This whole episode is a massive sausage-fest. There are two women in the thing – one is a nameless crew-member on the bridge in the final scene (no speaking part) and the second is the Horta… played by a guy.

William Shatner got the news that his father died while filming this episode. According to lore, he wanted to finish shooting for the day, even after the crew volunteered to shut everything down. The first scene he shot after getting the phone call was the one where he kneels down to mourn the dead Enterprise red-shirt.


That was great-- the revelation that the creature had learned from Spock as he had learned from the creature; that it had fine control of its rock chiseling, and the ambiguity of the slightly garbled message.

There weren’t many alien creatures that were neither barely disguised humanoids nor just shimmering lights, but they show up in my favorite episodes: the horta, the Gorn, the Gamesters of Triskellion, the extra-galactic aliens of Catspaw, the OK Corral one, and the one with Lincoln and Genghis Khan.


And the Organians.


I classify the Organians as “shimmering lights”, and so not interesting (not that it wasn’t a great episode).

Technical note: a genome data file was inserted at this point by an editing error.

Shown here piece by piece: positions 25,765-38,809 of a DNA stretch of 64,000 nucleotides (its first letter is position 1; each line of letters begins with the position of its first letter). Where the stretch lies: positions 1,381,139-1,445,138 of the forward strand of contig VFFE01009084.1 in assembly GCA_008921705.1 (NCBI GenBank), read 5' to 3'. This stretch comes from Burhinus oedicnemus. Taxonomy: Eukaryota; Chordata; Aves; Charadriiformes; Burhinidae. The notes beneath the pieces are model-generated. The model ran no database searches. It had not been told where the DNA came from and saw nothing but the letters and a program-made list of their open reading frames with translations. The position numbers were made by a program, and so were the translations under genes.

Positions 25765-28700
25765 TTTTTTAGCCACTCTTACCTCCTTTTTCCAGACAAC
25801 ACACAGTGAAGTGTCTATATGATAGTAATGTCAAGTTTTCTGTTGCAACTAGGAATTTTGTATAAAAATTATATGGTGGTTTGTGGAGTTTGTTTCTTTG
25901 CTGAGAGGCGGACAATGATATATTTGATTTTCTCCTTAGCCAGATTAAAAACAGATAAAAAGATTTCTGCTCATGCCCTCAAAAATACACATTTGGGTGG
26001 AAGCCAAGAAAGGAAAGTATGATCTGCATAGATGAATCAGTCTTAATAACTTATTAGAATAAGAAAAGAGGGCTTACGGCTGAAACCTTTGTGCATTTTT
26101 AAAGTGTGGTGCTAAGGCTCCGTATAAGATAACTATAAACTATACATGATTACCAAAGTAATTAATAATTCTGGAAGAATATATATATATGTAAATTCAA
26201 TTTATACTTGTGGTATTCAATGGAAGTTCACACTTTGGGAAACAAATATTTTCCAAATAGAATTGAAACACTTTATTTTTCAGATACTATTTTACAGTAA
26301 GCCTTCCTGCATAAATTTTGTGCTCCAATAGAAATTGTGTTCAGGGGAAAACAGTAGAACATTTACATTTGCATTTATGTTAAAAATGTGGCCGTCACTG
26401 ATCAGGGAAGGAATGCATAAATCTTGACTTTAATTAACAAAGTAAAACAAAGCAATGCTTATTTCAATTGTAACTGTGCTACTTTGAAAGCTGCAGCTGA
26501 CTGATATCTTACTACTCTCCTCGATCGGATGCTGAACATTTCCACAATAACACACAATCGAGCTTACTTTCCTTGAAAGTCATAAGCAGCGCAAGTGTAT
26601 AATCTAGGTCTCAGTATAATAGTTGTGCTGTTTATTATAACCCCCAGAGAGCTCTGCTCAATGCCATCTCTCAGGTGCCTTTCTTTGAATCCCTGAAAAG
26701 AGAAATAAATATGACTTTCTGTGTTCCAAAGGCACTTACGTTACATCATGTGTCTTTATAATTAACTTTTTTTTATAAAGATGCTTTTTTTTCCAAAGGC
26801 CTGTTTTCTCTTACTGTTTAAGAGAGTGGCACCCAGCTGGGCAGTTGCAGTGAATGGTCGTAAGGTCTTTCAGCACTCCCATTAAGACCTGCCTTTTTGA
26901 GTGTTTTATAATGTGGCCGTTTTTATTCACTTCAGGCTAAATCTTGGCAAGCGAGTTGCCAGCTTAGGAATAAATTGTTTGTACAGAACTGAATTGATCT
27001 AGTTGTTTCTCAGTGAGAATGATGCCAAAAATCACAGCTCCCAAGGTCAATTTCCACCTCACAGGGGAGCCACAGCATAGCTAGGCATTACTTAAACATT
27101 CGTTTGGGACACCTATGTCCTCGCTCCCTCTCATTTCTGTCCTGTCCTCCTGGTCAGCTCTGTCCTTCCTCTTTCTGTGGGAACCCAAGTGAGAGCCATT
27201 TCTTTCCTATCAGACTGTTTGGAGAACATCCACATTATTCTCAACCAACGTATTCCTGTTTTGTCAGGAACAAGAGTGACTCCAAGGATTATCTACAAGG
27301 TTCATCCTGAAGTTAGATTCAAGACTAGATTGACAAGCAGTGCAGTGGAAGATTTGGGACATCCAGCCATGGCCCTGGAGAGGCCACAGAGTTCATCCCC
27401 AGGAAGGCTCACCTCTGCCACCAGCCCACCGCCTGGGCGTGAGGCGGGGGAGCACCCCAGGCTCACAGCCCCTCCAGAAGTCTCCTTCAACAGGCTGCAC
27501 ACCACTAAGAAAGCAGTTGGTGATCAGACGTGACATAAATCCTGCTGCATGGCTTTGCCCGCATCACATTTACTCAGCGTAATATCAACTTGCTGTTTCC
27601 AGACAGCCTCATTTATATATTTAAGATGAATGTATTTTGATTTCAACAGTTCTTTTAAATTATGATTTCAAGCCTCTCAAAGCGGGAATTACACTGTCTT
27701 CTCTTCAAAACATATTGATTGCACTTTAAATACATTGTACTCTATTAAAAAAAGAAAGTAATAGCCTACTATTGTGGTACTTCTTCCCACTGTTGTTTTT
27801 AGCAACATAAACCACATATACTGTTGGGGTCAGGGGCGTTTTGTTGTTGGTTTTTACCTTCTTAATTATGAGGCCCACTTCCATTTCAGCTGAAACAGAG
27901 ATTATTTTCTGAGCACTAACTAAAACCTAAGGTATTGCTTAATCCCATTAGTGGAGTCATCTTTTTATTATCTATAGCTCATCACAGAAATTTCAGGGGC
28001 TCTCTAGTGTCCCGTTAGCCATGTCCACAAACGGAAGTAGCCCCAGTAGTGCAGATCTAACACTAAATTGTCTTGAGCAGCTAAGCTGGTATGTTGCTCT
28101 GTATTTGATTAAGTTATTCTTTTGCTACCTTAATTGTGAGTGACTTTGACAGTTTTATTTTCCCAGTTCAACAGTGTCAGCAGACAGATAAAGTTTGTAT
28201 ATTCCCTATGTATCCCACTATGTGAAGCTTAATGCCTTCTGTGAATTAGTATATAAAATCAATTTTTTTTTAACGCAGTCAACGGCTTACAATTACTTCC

You’ll pardon me for getting slightly ahead of the game, but the teleplay of what is considered to be one of the best Star Trek episodes is on sale on Amazon today for $1.99:

I have never read this, but as a big fan of Trek and Ellison I’ll probably have to pick this up.


I’m curious about this but my understanding is that the original teleplay by Ellison is somewhat different than the broadcast version, rewritten by DC Fontana. The DC Fontana version is the one we all know and love; I’m curious how the Ellison version stacks up.

Edit: I just double checked imdb and noticed that, 50 years later, DC Fontana is still not getting the credit for that final rewrite. Another reason I am not an unalloyed Rodenberry worshiper. I love TOS, but Rodenberry IMO was not perfect.